Aftermath of KING 5 Investigation: Judges raise bail for dozens of crimes

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by CHRIS INGALLS / KING 5 News

Bio | Email | Follow: @cjingalls

KING5.com

Posted on June 28, 2010 at 10:39 PM

Updated Tuesday, Jun 29 at 10:22 AM

SEATTLE - In several Western Washington counties, suspected felons are being released from jail before they've been seen by a judge. That means no one is considering their criminal history or the danger they pose to the community.

Since the KING 5 Investigators first exposed this risky practice, judges in one county have quietly made some changes.

The McRae family of Sumner experienced the problem first-hand.

“We never saw him again,” Sandy McRae says of her late husband, Chip. “It was like he left the house that day and we never got to see him again."

Chip was hit and killed by a drag-racing driver in Puyallup in 2008 while riding his bicycle home to his wife and three boys.

After a four day manhunt, the driver, Blair Jensen, was locked up.

“When they finally told us 'we do have him,' we burst into tears,” said Sandy. “Finally, they had him. Then the news came later that they let him right back out.”

Jensen was released soon after his arrest because of a process at the Pierce County Jail known as booking bail. Jailers set bail according to a list of pre-set dollar amounts for each and every crime. It's used on nights and weekends when judges, who usually set bail, aren't around.

Because there's no judge, Jensen's lengthy criminal record wasn't considered.

“He had a previous hit and run," says Sandy.

Jensen’s booking bail for the death of Chip McRae was just $1,500 dollars cash.

“We were crushed,” says Sandy. “They finally get him and he gets to get out and go home and have dinner with his family."

Maurice Clemmons was released on booking bail in the months before he murdered four Lakewood police officers. Through our review of jail records, the KING 5 Investigators learned he was one of more than 2,000 suspected felons released on booking bail in the past two years.

“The booking bail system doesn't take into account a criminal history, danger to the community or other factors a judge could and would take into account at a hearing," says Pierce County Prosecutor Mark Lindquist.

We also found jails in five Western Washington counties have booking bail for felony crimes. Even those suspected of the ultimate crime, murder, can qualify.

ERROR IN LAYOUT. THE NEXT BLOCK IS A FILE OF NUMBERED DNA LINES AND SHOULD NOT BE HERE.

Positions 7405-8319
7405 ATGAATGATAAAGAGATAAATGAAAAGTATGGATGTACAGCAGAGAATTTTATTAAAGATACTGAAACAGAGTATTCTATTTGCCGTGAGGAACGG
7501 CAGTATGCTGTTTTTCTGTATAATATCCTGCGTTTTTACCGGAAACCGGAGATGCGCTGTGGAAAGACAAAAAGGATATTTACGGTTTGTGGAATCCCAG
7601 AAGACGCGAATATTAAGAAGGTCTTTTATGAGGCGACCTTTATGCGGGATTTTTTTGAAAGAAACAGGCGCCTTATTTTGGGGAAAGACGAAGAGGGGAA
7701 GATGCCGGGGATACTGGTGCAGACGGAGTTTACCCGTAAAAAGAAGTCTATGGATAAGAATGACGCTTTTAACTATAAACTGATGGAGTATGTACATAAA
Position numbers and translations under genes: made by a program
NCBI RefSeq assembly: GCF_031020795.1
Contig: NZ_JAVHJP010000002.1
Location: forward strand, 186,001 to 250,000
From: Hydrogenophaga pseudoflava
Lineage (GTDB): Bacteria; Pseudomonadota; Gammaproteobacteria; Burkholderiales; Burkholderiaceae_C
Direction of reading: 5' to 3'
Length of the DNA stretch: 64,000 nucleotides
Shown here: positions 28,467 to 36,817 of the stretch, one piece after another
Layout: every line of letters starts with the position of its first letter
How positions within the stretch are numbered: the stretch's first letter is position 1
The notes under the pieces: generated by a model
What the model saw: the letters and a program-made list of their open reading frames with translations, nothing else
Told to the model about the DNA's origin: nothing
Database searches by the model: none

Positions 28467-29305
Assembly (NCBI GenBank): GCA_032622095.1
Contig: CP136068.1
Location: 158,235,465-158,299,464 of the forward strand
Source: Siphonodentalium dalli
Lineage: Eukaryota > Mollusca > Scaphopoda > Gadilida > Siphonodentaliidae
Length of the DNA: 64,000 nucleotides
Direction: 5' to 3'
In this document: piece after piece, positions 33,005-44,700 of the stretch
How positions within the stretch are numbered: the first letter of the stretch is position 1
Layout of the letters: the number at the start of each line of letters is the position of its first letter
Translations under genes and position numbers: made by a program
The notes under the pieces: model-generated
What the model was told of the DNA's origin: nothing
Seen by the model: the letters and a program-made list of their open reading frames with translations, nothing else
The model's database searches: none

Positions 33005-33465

The man who shot Octavier Bushnell in the back and killed his best friend was released on a $50,000 booking bail hours after the shootings. A defendant is generally required to post of 10 percent of the bail in cash, so for years at the Pierce County Jail, a murder suspect could be released for as little as $5,000.

Now that $50,000 bail for murder in the second degree has increased five fold.

Since our original story in February, Pierce County judges have raised the booking bail amounts for 79 crimes. Bail for 31 of the most serious charges like kidnapping, manslaughter and vehicular homicide are now five times higher than before our story aired.

The booking bail policy is set by Pierce County's judges. Presiding Judge Bryan Chushcoff says judges met in the weeks following our story, agreed that the bail amounts were too low and voted to raise them.

Sandy McCrae thinks the judges should go one step further and eliminate booking bail altogether for the most serious crimes.

“It's just amazing that something like this can happen and the justice system gets them in the door and puts them right back out," she says.

All counties in Washington state may soon be forced to wipe out booking bail. A task force empaneled by the state Legislature is studying several issues, including booking bail, in the wake of the Lakewood police shootings.

State Rep. Troy Kelley, D-Tacoma, sponsored a measure to ban booking bail last session.

“Booking bail does not allow any judicial discretion,” says Kelley. “You just look at a chart and someone’s released on what the booking bail should be.”

He calls Pierce County judges decision to raise the bail amounts, “a step in the right direction.”

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